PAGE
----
The age that you had your first child may also increase the risk of developing cancer. Those who have their first child over 30 have shown high risks of developing breast cancer. Again, it’s linked to the hormones in the body.

Lifestyle and Environmental Factors

Some of the risk factors are linked to your lifestyle choices and environmental risks. There are certain chemicals that are known carcinogens. In some parts of the world things like formaldehyde are completely banned because of this, but in the United States, there aren’t these sorts of bans in place. Some of these chemicals are found in shampoos, soaps, and even food!

It can be difficult to find your way around these. And there’s no guarantee that you’ll develop cancer because of them since the other risk factors are higher. However, it’s worth being aware of the risks.

Radiation exposure is one of the worst environmental risks. There may have been medical reasons to be exposed to radiation, such as treatments for other illnesses and conditions. You may have been exposed recently or as a child. Either way, the risks of breast cancer increase considerably compared to many other risk factors.

The amount of alcohol and your weight are also risk factors. Those who drink excessively and are obese are more likely to develop breast cancer than those who drink moderately and are within a healthy weight range. If you reduce your drinking habits and lose weight, the risk of cancer will reduce.

Women who follow the Mediterranean diet are less likely to develop breast cancer. Not only will this help you lose weight, but you’re adding more omega-3 fatty acids. The omega-3s and other healthy fats, along with antioxidants, help to reduce the oxidative stress within the body. They help to fight off free radical damage and protect the cells, preventing the growth of abnormal cells. While the diet isn’t an exact way to prevent, it’s a strong way to look after your overall health.

Reducing Your Risks When You Are High Risk

If you’re considered high risk for developing the condition, then you’ll want to take steps to reduce them. Following the tips above can help in terms of diet and lifestyle, but what about when you have no control?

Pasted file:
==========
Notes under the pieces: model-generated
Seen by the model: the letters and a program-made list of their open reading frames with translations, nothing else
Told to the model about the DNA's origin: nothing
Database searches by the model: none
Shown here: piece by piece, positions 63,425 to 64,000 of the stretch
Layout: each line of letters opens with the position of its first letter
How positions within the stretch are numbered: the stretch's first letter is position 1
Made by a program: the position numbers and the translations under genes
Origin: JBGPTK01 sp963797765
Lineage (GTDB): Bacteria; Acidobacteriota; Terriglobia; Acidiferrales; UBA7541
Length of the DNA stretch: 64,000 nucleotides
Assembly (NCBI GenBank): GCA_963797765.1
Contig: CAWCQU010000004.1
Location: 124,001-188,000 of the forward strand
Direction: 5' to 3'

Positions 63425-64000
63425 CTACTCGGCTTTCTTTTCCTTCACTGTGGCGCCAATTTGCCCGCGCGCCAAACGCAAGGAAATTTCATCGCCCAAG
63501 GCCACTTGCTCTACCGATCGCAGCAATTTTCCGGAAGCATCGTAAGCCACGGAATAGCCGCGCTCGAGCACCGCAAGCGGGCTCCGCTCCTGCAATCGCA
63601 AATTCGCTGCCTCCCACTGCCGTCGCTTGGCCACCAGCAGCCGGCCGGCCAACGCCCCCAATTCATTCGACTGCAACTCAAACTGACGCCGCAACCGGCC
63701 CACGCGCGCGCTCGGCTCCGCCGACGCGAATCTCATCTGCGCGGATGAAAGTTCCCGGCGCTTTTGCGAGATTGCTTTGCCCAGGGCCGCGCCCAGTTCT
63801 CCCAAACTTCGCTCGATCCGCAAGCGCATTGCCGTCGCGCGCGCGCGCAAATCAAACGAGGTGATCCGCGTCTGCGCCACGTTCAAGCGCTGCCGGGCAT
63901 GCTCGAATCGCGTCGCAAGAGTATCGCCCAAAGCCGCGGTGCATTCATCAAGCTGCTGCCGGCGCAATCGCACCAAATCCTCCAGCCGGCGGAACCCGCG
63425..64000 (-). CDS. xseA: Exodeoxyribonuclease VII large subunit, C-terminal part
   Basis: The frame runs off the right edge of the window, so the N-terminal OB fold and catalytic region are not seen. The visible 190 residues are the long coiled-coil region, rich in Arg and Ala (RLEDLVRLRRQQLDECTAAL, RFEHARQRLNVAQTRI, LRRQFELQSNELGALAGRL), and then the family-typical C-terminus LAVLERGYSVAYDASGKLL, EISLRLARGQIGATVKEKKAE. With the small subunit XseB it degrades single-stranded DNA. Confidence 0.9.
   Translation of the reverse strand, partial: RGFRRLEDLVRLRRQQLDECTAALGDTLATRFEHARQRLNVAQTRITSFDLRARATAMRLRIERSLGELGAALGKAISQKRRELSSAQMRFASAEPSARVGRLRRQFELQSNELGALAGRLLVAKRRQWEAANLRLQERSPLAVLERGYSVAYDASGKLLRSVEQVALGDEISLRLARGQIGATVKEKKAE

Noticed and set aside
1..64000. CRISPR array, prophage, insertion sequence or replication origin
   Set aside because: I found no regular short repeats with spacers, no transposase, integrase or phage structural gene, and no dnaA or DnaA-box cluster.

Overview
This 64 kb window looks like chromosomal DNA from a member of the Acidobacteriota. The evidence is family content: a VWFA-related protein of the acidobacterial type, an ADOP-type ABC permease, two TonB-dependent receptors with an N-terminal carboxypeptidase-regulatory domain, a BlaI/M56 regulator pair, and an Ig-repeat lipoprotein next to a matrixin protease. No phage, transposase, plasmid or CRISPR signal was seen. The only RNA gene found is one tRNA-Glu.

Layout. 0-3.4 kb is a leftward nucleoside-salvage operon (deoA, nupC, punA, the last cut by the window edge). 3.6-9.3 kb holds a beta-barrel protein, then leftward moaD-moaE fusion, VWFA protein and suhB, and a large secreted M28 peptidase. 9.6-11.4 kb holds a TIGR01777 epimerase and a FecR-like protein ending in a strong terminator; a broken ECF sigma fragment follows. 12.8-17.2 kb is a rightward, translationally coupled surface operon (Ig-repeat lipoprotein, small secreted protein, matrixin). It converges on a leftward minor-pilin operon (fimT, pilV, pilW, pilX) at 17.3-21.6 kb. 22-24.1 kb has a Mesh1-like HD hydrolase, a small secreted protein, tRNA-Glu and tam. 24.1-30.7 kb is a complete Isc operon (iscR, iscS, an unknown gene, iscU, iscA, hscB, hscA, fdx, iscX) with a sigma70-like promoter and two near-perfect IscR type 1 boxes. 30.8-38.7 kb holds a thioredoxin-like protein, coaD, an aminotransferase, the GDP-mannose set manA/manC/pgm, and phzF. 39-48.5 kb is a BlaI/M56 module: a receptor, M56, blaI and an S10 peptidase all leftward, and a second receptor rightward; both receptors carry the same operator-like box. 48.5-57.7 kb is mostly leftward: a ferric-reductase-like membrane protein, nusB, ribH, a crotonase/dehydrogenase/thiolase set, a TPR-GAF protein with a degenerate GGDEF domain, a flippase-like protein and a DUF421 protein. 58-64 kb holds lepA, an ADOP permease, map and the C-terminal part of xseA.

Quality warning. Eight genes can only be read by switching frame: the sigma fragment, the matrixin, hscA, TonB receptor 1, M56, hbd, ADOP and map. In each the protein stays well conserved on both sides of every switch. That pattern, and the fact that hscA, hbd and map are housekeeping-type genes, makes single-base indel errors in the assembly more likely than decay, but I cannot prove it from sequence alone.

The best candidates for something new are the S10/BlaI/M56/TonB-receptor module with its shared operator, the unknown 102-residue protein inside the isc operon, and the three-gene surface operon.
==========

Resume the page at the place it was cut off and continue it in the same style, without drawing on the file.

Doctors will take steps to help. Your doctor may suggest medications that block the estrogen in the body, including aromatase inhibitors and selective estrogen receptor modulators. The medications aren’t suitable for all and do have some adverse side effects, so you’ll want to discuss all your options with your doctor.

Surgery is another option. This is among the most extreme but also tends to be among the most effective. If you’re at a high risk of developing ovarian cancer as well, your doctor may also suggest that you have your ovaries removed.

You don’t have to have the surgical treatment. However, your doctor will likely want to carry out more mammograms and pap smears to ensure your health, especially if you’re at risk of the highly aggressive cancers.

Diagnosing Breast Cancer Effectively

You should carry out exams on your breasts monthly. This will help to catch any minor changes right away. Never feel like you’re wasting your doctor’s time with a small lump, as it could be the perfect size for easier removal and quicker treatments.

Your doctor will check your breast tissue and lymph nodes if you go with abnormalities and lumps. You will also likely have a mammogram, which is an X-ray of the breasts. This can detect abnormalities but won’t tell the doctor the severity of those abnormalities or what the actual masses are. You will need to have a diagnostic mammogram and likely a breast ultrasound to determine the full detail.

Sometimes a biopsy is required. This will require the removal of the breast cells to test to see if they are cancerous. This is the only way to tell if it’s breast cancer or not and is the last stage of diagnosis.

Biopsies also help to determine the aggressiveness and stage of the cancers. This information will help to determine the aggressiveness of the treatments required. If the aggressiveness is low, chemotherapy and other drug treatments will likely be suggested. If it is highly aggressive, the removal of the breast tissue may be the best option.

Breast Cancer Treatments and Options

Radiation therapy and chemotherapy are the two most common options for treating breast cancer. Chemo places drugs into the body to destroy the abnormally growing cells. This is usually used before surgery but can also be suggested afterward if there is a risk that cancer will recur, or you could get cancer elsewhere in the body.